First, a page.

At the consumer level, McConnell’s bill would enshrine in federal law insurers’ commitment that coronavirus testing will be free to policyholders. Additionally, the bill requires coverage of coronavirus vaccines as a preventative service, at no cost to patients.

For the health care industry, the bill would establish a new Medicare payment for treating COVID-19 patients. It would suspend until the end of this year a 2% reduction in Medicare payments to providers under previously defined budget restrictions.

Trump administration officials, including Treasury Secretary Steven Mnuchin and economic adviser Larry Kudlow, are expected to return to Capitol Hill on Friday to kick off bipartisan talks with Senate Democrats.

Pelosi and Schumer said they look forward to working with Republicans “in a bipartisan way to deliver to the American people as soon as possible.”

Democratic leaders, however, said their top priority is to “ensure that all workers are protected from losing a paycheck or no family falling into financial ruin because of this pandemic.”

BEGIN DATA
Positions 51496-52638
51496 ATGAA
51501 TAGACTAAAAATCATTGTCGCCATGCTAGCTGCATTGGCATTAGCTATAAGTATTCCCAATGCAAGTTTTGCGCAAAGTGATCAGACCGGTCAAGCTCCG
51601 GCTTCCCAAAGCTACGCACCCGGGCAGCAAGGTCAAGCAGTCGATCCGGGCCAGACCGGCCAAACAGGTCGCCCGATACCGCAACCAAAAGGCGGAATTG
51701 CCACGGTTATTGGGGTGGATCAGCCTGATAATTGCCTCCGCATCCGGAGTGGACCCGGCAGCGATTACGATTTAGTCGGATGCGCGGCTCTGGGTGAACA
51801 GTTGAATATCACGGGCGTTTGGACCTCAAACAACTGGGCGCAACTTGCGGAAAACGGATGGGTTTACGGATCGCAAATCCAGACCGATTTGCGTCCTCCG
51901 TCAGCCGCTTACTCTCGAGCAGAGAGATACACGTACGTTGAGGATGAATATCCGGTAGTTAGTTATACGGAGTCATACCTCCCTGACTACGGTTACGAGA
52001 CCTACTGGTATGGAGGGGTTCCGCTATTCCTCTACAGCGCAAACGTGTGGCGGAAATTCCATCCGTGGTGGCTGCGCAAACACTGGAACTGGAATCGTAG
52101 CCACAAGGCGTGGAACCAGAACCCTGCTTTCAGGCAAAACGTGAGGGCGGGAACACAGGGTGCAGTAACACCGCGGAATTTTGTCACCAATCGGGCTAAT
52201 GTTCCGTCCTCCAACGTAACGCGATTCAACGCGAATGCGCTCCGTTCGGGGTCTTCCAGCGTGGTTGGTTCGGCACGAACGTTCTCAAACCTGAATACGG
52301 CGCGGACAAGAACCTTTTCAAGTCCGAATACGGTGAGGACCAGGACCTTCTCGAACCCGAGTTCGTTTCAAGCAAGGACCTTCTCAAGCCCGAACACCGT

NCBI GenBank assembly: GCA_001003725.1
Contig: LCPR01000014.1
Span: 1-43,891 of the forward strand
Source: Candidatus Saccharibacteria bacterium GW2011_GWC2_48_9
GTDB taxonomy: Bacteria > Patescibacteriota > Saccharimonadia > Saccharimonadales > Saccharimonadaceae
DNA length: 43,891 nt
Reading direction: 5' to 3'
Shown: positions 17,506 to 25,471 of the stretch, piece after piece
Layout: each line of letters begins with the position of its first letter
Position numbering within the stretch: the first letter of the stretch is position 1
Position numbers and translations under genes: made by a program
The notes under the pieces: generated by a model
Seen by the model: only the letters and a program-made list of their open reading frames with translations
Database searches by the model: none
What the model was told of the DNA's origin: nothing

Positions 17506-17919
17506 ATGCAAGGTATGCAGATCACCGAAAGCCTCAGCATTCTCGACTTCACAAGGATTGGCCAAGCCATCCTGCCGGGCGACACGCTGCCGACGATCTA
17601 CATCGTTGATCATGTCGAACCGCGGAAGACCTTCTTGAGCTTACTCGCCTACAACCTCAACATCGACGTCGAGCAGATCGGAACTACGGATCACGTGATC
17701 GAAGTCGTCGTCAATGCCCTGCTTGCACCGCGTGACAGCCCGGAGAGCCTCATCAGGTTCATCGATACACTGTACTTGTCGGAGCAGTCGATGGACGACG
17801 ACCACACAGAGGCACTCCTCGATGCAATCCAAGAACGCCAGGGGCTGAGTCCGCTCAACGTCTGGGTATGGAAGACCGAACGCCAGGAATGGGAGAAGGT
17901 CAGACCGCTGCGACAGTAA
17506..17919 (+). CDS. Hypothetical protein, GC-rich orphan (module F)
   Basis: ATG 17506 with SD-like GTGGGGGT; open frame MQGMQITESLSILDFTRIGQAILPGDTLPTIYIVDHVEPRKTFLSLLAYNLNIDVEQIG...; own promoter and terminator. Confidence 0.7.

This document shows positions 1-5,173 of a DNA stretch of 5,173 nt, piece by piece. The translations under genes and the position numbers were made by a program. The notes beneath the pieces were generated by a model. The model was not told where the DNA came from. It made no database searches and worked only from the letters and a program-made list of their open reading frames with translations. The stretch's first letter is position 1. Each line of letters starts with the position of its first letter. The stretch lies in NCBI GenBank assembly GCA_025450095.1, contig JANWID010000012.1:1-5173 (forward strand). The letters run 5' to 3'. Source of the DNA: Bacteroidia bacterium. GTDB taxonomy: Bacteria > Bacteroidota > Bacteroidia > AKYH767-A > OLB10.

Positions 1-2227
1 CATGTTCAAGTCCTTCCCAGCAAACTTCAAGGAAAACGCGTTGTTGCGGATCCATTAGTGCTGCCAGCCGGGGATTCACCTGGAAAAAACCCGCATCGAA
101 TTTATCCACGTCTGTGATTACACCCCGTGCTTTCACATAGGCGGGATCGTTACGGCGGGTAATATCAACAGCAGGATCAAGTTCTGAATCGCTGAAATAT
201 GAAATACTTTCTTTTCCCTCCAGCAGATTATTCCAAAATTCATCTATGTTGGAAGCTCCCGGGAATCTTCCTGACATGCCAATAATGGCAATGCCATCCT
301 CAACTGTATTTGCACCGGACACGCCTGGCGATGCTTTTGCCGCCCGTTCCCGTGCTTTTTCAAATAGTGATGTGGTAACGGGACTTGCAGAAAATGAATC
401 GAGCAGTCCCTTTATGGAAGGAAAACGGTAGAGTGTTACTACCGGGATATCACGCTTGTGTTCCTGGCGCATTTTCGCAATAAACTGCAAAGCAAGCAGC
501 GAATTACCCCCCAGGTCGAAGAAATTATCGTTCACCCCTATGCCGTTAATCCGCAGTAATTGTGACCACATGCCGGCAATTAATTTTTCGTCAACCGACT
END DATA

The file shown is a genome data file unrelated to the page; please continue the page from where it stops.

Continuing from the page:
Democrats criticized the GOP plan as not doing enough for hospitals and health care providers. Groups representing hospitals, doctors and nurses are asking Congress for $100 billion.

Democratic leaders have called on Trump to ramp up production of medical supplies and quickly erect temporary field hospitals under new authorities he invoked in the Defense Production Act.

“America needs a Marshall Plan for our health care system,” Schumer said, citing the post-World War II program in which the United States funded reconstruction in Europe.

Maintain paychecks for inactive workers as unemployment claims soar is a top priority for Republican and Democratic plans coming out of Congress.